You also want to think about the amount of prizes. It's not always as simple as offering just one thing! How many times have you thought "Oh, I would enter the tournament but I know for a fact that if he/she enters, I have no way of winning"? Well, by offering 2nd and 3rd place prizes, you add the clause "but maybe I can try for the 2nd place prize."

Ticket prices and amount of participants
This is basically your income. I suggest calculating your costs first and putting in every effort to reduce them where possible so you know what amount you have to make more than to break even and start seeing profits.

For a normal knock-out tournament, it is usual to have 4, 8, 16, 32, 64, 128, etc. participants. This works perfectly and for simplicity's sake, it is best to not tamper with it. Then you need to set your ticket price based on a.) the prize fund b.) the length and type of tournament and c.) what you think is just and fair, compared to what is expected of participants and what others are doing. It is likely that your ticket price will be less than £5 unless you are aiming to host a professional tournament with a very worthwhile prize. 

As an example, let's say you're planning to charge £3 for entry and your costs come to £100. By having a 64-man tournament, you will receive a net profit of £92! This sounds great, but you have to evaluate whether you think this will work. a 64-man tournament means there are 6 rounds including the final - will participants think this is worth it? This is a stage where you will need to keep going back over what you have planned so far and adjusting little bits and bobs until you are happy with the final result and are sure that potential participants are happy with it too!

Extra incomes or outgoings
Do always think about the extra costs involved. In particular - what is your marketing budget and how is it allocated? I'm mainly directing you towards printing costs here. They might be minimal but it is important to keep track else you might be very disappointed when calculating how much money you are making.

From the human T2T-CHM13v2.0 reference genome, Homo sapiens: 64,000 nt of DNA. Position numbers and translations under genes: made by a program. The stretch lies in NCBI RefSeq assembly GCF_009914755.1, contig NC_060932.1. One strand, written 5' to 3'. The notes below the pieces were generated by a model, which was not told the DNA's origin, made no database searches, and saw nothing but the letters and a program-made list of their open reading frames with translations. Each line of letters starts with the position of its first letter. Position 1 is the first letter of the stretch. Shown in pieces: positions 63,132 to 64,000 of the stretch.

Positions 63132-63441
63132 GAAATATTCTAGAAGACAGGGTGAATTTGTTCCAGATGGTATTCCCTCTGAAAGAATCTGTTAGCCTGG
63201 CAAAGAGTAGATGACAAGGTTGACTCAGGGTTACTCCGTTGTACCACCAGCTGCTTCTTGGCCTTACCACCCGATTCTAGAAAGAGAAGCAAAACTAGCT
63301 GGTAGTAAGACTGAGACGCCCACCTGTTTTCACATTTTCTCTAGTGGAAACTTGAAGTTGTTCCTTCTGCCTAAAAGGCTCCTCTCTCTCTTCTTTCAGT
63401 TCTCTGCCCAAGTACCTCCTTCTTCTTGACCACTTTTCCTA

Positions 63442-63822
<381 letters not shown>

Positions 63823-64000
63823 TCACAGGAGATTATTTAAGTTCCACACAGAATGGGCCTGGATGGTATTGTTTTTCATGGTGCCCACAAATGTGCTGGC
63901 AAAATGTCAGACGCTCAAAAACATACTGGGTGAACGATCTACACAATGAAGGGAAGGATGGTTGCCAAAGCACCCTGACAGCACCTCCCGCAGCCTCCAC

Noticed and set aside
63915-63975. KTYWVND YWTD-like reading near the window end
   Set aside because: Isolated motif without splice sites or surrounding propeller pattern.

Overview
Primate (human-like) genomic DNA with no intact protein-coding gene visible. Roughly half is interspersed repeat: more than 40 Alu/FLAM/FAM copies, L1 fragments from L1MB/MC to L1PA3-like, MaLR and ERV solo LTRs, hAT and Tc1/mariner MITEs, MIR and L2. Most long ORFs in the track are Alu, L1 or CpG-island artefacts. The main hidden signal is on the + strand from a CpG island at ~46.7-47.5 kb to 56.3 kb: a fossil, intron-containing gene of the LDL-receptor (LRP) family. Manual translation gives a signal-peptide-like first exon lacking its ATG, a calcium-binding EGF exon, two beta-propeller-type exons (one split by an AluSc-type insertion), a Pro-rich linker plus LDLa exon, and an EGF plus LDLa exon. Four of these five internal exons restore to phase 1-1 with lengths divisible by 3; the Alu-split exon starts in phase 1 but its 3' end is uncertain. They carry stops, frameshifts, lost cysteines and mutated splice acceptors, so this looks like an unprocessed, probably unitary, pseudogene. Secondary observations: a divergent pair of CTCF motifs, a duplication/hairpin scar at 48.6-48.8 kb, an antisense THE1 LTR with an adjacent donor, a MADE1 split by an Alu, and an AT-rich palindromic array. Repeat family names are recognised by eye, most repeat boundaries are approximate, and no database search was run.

Another idea is charitable causes. An obvious reason for this is simply because it's a nice thing to do. Let's face it, there's always room for improvement when it comes to your own charity work and this is effortless and effective. It can sometimes also help the ulterior motive of getting more people involved! Think - how many people will get involved if they think they are being ripped off with their entry costs and how many of these won't mind because it's a good cause.
Note: If this is your tactic, you may wish to have all *profits* go to the charitable cause. By doing this you will need to count yourself as a cost, by working out your wage (let's say the tournament is going to get £100 in profit and you have worked 5 hours @ £7ph - £35 to you, £65 to charity).

The best and therefore most difficult method of getting an extra income for your tournament is sponsorship. It may take a long time and a lot of phonecalls, emails and rejections to gain sponsorship but if you manage it, you will see the benefits immediately. Once you have come up with a plan for your tournament, be sure to take it to all the local shops, bars, restaurants (its more likely that the independently owned places are more willing to help) and ask for their help. Show them why it is mutually beneficial and why they should help. This is really only going to work if you are honest and are able to communicate to them how you are helping them, so think carefully about what you require and what you can give. Here are some ideas:

What you can give:
Free advertising

Customer influx (if venue based)

What you can get:
A location
Help promoting the event
A prize

This has been an introduction to creating your own tournament event. The rest is up to you. Remember, the key ingredient to a successful event is planning! If you have any luck or further tips for creating tournament events, we'd love to hear your comments :)